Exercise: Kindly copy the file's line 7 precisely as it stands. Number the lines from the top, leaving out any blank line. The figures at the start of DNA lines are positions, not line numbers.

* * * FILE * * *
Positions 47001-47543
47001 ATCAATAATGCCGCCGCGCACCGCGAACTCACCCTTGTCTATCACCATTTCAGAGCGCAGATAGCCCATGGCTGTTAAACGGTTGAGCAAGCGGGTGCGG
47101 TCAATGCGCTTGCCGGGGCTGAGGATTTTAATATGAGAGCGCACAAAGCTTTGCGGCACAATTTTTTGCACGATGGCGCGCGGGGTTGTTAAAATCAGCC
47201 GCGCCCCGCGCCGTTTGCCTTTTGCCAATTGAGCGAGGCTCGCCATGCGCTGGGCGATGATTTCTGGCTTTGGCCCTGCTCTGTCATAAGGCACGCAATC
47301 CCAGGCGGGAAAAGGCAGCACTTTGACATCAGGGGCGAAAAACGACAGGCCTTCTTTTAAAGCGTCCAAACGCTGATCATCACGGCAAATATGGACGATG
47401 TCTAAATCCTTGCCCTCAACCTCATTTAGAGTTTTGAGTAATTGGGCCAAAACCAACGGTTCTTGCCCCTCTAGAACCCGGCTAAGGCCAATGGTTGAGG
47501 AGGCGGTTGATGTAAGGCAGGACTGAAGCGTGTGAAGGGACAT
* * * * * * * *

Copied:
47501 AGGCGGTTGATGTAAGGCAGGACTGAAGCGTGTGAAGGGACAT